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State v. Surles

January 23, 2009

STATE OF NEW JERSEY, PLAINTIFF-APPELLANT,
v.
AARON SURLES, DEFENDANT-RESPONDENT.



On appeal from Superior Court of New Jersey, Law Division, Burlington County, Indictment No. 07-09-1294.

Per curiam.

NOT FOR PUBLICATION WITHOUT THE APPROVAL OF THE APPELLATE DIVISION

Submitted November 5, 2008

Before Judges Wefing, Parker and Yannotti.

On leave granted, the State appeals from an order entered on March 18, 2008 requiring it to disclose the identity of a confidential informant. We reverse and remand.

The facts relevant to this appeal are as follows. On February 4, 2007, Task Force Officer (TFO) Sean Dolphin met with a confidential informant (CI), who said that a black male named "Phill" was selling marijuana from his apartment at 111 East Main Street in Maple Shade. The CI provided a description of Phill and stated that he/she had purchased marijuana from Phill on several occasions. The CI also gave detailed information about the apartment.

On February 15, 2007, the CI was to introduce TFO Rackauckas to Phill. During a phone conversation overheard by the officer, the man on the other end of the line identified himself as "Aaron." Aaron is Phill's brother. The CI told Aaron that he/she had a friend who needed "something." After the phone call, the CI took the officer to the apartment at 111 East Main Street, where they met and had a conversation with Aaron about the purchase of a quarter ounce of marijuana for $60. After the transaction was completed, the TFO and CI left. Thereafter, defendant was photographed by undercover officers as he left 111 East Main Street. The photos were shown to the TFO, who positively identified defendant as the individual who sold him the marijuana.

During discovery, defendant sought the identity of the CI and the State refused. Defendant then moved before the court to have the CI identified and the trial court granted the motion, stating:

At oral argument this afternoon, I inquired of defense counsel what was the need to have the confidential informant come forward, and the position taken by the defendant is that whoever was in that apartment selling marijuana to the undercover officer was not Aaron Surles. Despite whatever name was used by the confidential informant on the telephone, whatever name was used when the confidential informant went into the apartment, it was not Aaron Surles. . . .

But the problem in this case is, how does a defendant defend a charge when the police officer presumably who was the undercover officer is going to come in and say, yes, that's the man I brought [sic] the drugs from, and there may well be another witness who will be able to say, no, that's not the guy. It looks a little bit like him but it's not him.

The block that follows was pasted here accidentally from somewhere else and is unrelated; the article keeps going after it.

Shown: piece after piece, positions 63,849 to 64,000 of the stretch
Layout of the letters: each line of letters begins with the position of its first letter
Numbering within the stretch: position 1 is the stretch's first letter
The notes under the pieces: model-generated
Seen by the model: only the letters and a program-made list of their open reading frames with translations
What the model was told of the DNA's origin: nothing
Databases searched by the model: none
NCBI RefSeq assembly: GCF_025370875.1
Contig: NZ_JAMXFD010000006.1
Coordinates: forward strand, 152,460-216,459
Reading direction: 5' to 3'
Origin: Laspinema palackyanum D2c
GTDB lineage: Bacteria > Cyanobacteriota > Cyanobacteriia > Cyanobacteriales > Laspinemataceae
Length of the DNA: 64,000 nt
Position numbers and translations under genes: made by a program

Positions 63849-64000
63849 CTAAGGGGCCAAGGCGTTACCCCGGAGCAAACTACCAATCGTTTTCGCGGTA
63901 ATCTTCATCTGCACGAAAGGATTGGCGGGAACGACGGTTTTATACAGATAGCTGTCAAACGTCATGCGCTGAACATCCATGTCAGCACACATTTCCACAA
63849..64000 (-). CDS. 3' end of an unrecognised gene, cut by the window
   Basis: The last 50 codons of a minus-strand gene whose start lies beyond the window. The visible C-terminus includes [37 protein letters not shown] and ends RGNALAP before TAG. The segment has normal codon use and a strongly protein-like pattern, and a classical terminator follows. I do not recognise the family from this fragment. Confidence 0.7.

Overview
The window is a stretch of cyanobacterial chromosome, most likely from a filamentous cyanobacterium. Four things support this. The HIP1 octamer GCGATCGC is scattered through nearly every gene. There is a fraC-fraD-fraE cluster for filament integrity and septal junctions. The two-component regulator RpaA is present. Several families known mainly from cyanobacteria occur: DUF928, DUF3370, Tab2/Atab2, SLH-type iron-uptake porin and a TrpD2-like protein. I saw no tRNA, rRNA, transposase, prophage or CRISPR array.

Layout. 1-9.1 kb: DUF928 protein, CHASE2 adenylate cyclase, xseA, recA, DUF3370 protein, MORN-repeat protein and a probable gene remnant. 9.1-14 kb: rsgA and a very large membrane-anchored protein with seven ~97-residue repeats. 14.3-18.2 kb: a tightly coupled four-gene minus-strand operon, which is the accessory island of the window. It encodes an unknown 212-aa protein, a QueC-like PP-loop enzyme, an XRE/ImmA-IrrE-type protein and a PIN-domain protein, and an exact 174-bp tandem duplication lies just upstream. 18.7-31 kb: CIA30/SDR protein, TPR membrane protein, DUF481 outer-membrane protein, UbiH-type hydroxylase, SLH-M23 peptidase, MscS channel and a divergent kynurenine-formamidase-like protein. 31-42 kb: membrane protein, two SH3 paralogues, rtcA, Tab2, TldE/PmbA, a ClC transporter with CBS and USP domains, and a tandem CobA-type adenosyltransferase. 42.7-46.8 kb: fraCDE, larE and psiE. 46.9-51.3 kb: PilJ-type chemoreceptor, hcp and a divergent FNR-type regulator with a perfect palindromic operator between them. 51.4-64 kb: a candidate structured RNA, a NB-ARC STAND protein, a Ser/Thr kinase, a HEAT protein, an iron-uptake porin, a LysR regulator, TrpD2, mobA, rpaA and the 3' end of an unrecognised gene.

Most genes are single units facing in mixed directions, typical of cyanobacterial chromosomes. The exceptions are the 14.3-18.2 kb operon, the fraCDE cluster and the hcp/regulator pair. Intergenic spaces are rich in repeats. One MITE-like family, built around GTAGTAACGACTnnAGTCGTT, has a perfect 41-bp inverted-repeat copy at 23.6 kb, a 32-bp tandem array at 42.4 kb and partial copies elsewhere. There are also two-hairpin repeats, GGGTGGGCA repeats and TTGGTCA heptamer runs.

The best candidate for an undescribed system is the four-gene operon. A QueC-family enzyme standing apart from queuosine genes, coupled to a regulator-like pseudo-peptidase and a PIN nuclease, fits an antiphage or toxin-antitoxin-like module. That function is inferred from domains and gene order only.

And in this case, of course, is the fact that Mr. Aaron Surles has a brother Phillip Surles who apparently was the person referred to initially by the confidential informant when he originally went down to the Maple Shade Police Department. That is one -- you know, it's always -- you know, the problem always is proving a negative, and how do you prove that it's not you? Presumably in this case, the State has -- of course, it's the State's privilege and they're not waiving it -- presumably they have no intention of calling the confidential informant in their case in chief to get on the stand and say, yes, that is the man.

But if, in fact, he is able to say that this is not the person in the apartment from whom we bought drugs and identification is an issue in this case, I think that this is one of those few cases where it is necessary for the defendant -- it is necessary for the State to reveal the identity of the confidential informant, so that he or she can be interviewed by the defendant's attorney or investigator to further nail down this identity issue.

The State was granted leave to appeal and argues that the trial court erred in granting defendant's motion to disclose the identity of the confidential informant.

The legislative policy of New Jersey favors protecting the identity of confidential informants in criminal cases, in recognition of their indispensable role in effective enforcement of the law. State v. Dolce, 41 N.J. 422 (1964); State v. Postorino, 253 N.J. Super. 98 (App. Div. 1991). The statutory ...


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